Background

Since the 1980s, the Ename 974 Project, jointly sponsored by the Institute for the Archaeological Heritage of the Flemish Community of Belgium (now the Flemish Heritage Institute) and the Province of East-Flanders, has been engaged in an ambitious project of excavations, historical research, and public heritage presentation at the medieval site of Ename, about 25 km south of Ghent in Belgium.  Over the years, the Ename 974 Project organised public events and academic workshops and developed new technologies for the public presentation of archaeological and historical heritage.

The positive response to the public interpretation efforts of the Ename 974 Project led, in 1998, to the establishment of the Ename Center for Public Archaeology and Heritage Presentation, a public, non-profit organisation, also sponsored by the Province of East-Flanders in cooperation with the Flemish Heritage Institute. The founding goal of the Center was to develop and disseminate expertise relating to the public interpretation and sustainable development of archaeological sites, museums, historical monuments and landscapes both in Flanders and at partner sites throughout the world. To that end, a series of scholarly seminars and meetings on this subject were held in Ename and members of the Center participated in conferences and workshops on the same theme in Europe and the US.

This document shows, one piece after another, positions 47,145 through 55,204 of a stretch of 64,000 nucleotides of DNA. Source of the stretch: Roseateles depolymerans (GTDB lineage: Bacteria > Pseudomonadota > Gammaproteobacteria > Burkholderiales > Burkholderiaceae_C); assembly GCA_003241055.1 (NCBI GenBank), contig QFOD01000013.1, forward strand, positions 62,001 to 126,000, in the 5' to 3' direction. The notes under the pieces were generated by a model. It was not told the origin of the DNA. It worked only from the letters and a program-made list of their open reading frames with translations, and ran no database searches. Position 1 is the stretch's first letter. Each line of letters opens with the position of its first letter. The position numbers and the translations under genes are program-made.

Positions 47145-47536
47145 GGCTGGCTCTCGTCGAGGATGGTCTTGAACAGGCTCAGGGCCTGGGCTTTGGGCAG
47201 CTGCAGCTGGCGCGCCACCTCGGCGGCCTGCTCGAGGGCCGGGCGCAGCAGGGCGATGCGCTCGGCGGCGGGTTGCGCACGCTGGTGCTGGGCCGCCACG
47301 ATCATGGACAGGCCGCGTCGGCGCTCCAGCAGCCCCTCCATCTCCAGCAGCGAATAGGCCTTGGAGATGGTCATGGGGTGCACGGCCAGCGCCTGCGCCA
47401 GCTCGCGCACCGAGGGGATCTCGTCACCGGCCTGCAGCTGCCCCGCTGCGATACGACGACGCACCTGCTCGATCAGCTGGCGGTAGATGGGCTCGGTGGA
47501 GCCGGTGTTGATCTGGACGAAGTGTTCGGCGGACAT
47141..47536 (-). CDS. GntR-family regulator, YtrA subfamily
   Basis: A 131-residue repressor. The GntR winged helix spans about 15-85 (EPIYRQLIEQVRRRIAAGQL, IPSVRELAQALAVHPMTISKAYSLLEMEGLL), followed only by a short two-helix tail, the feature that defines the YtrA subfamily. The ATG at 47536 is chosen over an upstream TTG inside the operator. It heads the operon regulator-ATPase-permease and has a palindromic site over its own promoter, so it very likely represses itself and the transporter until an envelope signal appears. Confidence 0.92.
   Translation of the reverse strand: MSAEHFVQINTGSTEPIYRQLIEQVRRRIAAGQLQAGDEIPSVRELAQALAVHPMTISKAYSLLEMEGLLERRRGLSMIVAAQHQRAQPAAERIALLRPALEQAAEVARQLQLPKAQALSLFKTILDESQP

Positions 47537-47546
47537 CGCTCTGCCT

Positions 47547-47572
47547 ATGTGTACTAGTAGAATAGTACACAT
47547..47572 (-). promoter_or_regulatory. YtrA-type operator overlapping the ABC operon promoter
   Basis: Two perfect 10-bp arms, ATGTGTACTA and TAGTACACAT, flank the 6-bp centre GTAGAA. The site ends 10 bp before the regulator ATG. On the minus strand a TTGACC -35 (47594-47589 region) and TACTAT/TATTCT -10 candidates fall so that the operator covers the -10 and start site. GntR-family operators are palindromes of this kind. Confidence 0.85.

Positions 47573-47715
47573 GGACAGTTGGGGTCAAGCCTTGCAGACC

A central concern in these discussions of public interpretation and presentation was the matter of standards.  Many scholars and heritage professionals were deeply involved in the theme of interpretation, but most were working in isolation.  There were no agreed-upon standards for scientific and intellectual integrity, no standards for community involvement and no guidelines or criteria for appropriate mechanisms of funding and management of interpretation and presentation programmes.

Because of this situation, it became apparent that some form of international consensus would be helpful in the continuing development of this field.  Jean-Louis Luxen, former Secretary-General of ICOMOS, who had participated in several Ename seminars, was a valuable advisor and suggested that ICOMOS might be the most appropriate institutional framework for the drafting of a potential international charter dealing with interpretation and presentation.  During the spring of 2002, the first draft of such a charter was written by the staff of the Ename Center, based on close consultation with M. Luxen and other colleagues, and following the model of earlier charters in the cultural heritage field.